Un ballo in maschera
Opera Now (September 2019)
'Matthew Kofi Waldren's conducting built the tension superbly, marshaling his excellent cast and orchestra with an aggresive elegance that suited the opera.'
Opera (August 2019)
'Yet this sterling cast and orchestra remained unfazed – especially the orchestra. Matthew Kofi Waldren kept the City of London Sinfonia on a very tight rein and it responded with a the tautest ensemble imaginable. Here was a conductor with a very clear idea of what he wanted and determined to get it. Not that he was relentless with his singers: he allowed Anne Sophie Duprels plenty of leeway with Verdi’s rest in Amellia’s ‘Ma dall’arido stelo divulsa’, while keeping the orchestral interjections tidy. Quite how the orchestra managed to continue playing in this vein, finger numb with cold, remained a mystery, but the strings were full-bodied and the brass, complete with cimbasso, gleamed.'
The Times (June 2019)
'That's four stars for fortitude as well as finesse...Almost from first note to last the rain pelted on that canvas roof, creating a din that obliterated anything under mezzo-forte. That the rapport between the singers and the excellent City of London Sinfonia didn’t waver for a moment is a tribute to the admirable conductor, Matthew Kofi Waldren.'
The Independent (June 2019)
'The ball scene with its bloody denouement, powered with tremendous verve by Matthew Kofi Waldren in the pit…'
The Sunday Times (June 2019)
'Musically, this challenging middle-period Verdi left little to be desired, thanks to Matthew Kofi Waldren’s superb conducting'
The Guardian (June 2019)
'Matthew Kofi Waldren, meanwhile, conducts with passion and sensitivity.'
Bachtrack (June 2019)
'The City of London Sinfonia played Verdi’s epic score with effervescent brightness and a full-bodied bloom under Matthew Kofi Waldren...'
The Arts desk (June 2019)
'Conductor Matthew Kofi Waldren puts the City of London Sinfonia absolutely at the heart of Verdi’s scheming and yearning. There’s a spare, skeletal beauty to his Prelude, icy violin broken chords chilling the warmth of the cellos, and this spiky unease runs right through the performance, the music never fully surrendering or releasing into amorous comfort. The opening chords of Act I Scene II ring out like gunshots, and the chorus achieve a subtler menace in a magnificent final scene.'
Seen & Heard International (June 2019)
'Waldren is a fine conductor, as his La rondine, the season opener in 2017, indicated, and he clearly has a very good feeling for Verdi, both in the felicities of scoring and in the larger picture.'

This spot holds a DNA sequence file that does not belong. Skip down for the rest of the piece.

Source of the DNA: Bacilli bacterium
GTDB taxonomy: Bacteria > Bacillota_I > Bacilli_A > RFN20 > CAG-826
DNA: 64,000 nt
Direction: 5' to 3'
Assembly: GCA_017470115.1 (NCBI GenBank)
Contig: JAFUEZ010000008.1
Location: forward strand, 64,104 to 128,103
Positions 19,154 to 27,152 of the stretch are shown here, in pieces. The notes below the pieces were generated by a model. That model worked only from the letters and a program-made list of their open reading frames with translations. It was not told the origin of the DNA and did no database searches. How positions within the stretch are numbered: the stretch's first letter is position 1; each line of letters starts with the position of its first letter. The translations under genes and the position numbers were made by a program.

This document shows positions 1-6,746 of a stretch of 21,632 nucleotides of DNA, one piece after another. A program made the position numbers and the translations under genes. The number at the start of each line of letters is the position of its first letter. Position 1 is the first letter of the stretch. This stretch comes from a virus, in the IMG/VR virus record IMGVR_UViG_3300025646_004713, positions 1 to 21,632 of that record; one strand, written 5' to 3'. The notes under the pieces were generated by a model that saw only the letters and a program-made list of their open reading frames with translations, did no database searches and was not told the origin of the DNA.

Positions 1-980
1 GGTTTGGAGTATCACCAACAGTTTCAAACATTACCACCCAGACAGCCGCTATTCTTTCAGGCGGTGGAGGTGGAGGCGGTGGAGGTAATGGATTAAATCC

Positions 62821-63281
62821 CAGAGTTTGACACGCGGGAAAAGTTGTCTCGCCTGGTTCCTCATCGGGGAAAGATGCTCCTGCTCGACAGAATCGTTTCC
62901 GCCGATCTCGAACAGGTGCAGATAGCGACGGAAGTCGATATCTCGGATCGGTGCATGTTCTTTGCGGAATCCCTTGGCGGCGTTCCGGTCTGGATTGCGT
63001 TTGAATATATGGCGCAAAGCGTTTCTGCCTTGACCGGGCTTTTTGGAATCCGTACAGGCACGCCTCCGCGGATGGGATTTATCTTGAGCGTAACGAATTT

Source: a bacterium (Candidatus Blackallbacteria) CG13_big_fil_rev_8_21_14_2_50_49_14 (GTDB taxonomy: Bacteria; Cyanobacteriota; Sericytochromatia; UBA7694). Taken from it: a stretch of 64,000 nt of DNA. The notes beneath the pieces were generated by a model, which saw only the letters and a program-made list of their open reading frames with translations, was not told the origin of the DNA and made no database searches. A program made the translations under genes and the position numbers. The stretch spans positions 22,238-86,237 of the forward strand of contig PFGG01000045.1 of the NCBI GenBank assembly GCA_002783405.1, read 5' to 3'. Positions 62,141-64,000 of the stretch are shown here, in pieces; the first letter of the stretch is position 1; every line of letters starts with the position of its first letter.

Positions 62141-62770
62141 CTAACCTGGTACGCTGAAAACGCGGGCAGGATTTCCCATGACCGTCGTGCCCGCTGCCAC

Classical Source (June 2019)
'Orchestrally much of the distinct qualities of this score are evident. Matthew Kofi Waldren conducts a spirited and detailed account, and, in tandem with the cohesive staging, this is one of Opera Holland Park’s successful Verdian ventures.'
Culture Whisper (June 2019)
'Waldren has his finger on the pulse of Verdi and an unerring feeling for the music's inner beats and rhythms. Walking that tightrope between dragging and rushing is a gift and a skill that the audience can relax into, carried along at a rate that is as right and natural as your own heartbeat. Luckily, he has the City of London Sinfonia and the Opera Holland Park Chorus at his beck and call. There was such lovely solo playing from the pit on opening night , notably from the principal cellist, flautist and clarinet. Oh and all the rest...As for that chorus. You just want to take them all home...this is an outstanding production, musically, visually and theatrically.'
Opera Today (June 2019)
'Matthew Kofi Waldren, who impressed so much with his Traviata last year, exercises acute control over the pacing and ensures that we're enthalled. The musical temperature of each moment is brilliantly judged, and varied; and the passion is as much driven by rhythm as it is by melody or colour.'
The Spectator (June 2019)
'Musically it's exemplary... Underpinning it all is Matthew Kofi Waldren’s restless orchestra, an unsettling, Hitchcockian engine for this stylish tragedy.'